The standard view of philosophical methodology is that philosophers rely on intuitions as evidence. Herman Cappelen argues that this claim is false: it is not true that philosophers rely extensively on intuitions as evidence. At worst, analytic philosophers are guilty of engaging in somewhat irresponsible use of 'intuition'-vocabulary. While this irresponsibility has had little effect on first order philosophy, it has fundamentally misled meta-philosophers: it has encouraged meta-philosophical pseudo-problems and misleading pictures of what philosophy is.
  21. Eelen, 1994, Hermans D., De Houwer J., Eelen P., The Affective Priming Effect: Automatic Activation of Evaluative Information in Memory. [REVIEW]De Houwer Hermans - 1994 - Cognition and Emotion 8:515-533.
  22. Philosophy, an Introduction [by] John Herman Randall, Jr. [And] Justus Buchler.John Herman Randall & Justus Buchler - 1963 - Barnes & Noble.
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  23.  83
    Supererogatory Duties and Caregiver Heroic Testimony.Chris Weigel - forthcoming - Feminist Philosophy Quarterly.
    Nurses in hard hit cities during the early stages of the COVID-19 pandemic and family caregivers for people with late-stage Alzheimer’s disease present two puzzles. First, traditional accounts of supererogation cannot allow for the possibility of making enormous sacrifices that make one’s actions supererogatory simply to do what morality requires. These caregivers, however, are doing their moral duty, yet their actions also seem to be paradigmatic cases of supererogation. I argue that Dale Dorsey’s new account of supererogation can solve this (...)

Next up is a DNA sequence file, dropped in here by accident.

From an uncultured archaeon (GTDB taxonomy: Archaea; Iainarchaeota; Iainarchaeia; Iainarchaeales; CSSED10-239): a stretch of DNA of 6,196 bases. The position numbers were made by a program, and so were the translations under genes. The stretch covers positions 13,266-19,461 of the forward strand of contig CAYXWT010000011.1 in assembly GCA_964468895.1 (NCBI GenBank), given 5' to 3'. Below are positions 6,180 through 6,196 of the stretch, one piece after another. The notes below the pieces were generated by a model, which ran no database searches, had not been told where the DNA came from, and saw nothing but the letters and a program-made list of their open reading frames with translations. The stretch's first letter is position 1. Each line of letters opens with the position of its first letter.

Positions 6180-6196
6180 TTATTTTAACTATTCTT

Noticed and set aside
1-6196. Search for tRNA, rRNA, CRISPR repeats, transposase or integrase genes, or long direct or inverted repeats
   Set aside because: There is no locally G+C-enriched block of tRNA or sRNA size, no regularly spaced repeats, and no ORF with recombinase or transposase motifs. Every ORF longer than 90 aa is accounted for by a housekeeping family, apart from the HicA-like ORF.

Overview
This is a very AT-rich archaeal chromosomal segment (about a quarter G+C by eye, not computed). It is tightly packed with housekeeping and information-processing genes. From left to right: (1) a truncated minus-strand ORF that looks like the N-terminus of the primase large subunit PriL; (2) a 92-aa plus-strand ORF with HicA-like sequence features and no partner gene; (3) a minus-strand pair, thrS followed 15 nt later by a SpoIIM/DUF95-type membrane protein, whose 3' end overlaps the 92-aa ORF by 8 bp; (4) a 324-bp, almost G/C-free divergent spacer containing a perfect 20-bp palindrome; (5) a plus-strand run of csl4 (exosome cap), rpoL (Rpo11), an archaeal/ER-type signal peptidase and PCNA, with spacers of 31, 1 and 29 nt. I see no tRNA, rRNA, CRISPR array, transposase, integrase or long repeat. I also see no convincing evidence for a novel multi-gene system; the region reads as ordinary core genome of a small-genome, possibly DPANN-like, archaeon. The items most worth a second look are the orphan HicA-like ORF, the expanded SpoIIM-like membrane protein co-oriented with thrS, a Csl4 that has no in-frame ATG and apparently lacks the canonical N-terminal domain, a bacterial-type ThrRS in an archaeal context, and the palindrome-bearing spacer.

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  24.  28
    Review of Justin J. Daeley's Why God Must Do What is Best: A Philosophical Investigation of Theistic Optimism. [REVIEW]Chris Tucker - forthcoming - European Journal for Philosophy of Religion.
    Justin Daeley wrote a good book. I wrote a tolerable review. Enjoy.
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  25. Philosophy of Cosmology.Chris Smeenk - 2013 - In Robert Batterman (ed.), Oxford Handbook of Philosophy of Physics. Oxford: Oxford University Press. pp. 607-652.
  26. Seemings and Justification: New Essays on Dogmatism and Phenomenal Conservatism.Chris Tucker (ed.) - 2013 - Oxford University Press USA.
    The primary aim of this book is to understand how seemings relate to justification and whether some version of dogmatism or phenomenal conservatism can be sustained. It also addresses a number of other issues, including the nature of seemings, cognitive penetration, Bayesianism, and the epistemology of morality and disagreement.
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  27. Seemings and Justification: An Introduction.Chris Tucker - 2013 - In Seemings and Justification: New Essays on Dogmatism and Phenomenal Conservatism. Oxford University Press. pp. 1-29.
    It is natural to think that many of our beliefs are rational because they are based on seemings, or on the way things seem. This is especially clear in the case of perception. Many of our mathematical, moral, and memory beliefs also appear to be based on seemings. In each of these cases, it is natural to think that our beliefs are not only based on a seeming, but also that they are rationally based on these seemings—at least assuming there (...)
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  28. Time Travel and Time Machines.Chris Smeenk & Christian Wuthrich - 2011 - In Craig Callender (ed.), The Oxford Handbook of Philosophy of Time. Oxford: Oxford University Press. pp. 577-630.
    This paper is an enquiry into the logical, metaphysical, and physical possibility of time travel understood in the sense of the existence of closed worldlines that can be traced out by physical objects. We argue that none of the purported paradoxes rule out time travel either on grounds of logic or metaphysics. More relevantly, modern spacetime theories such as general relativity seem to permit models that feature closed worldlines. We discuss, in the context of Gödel's infamous argument for the ideality (...)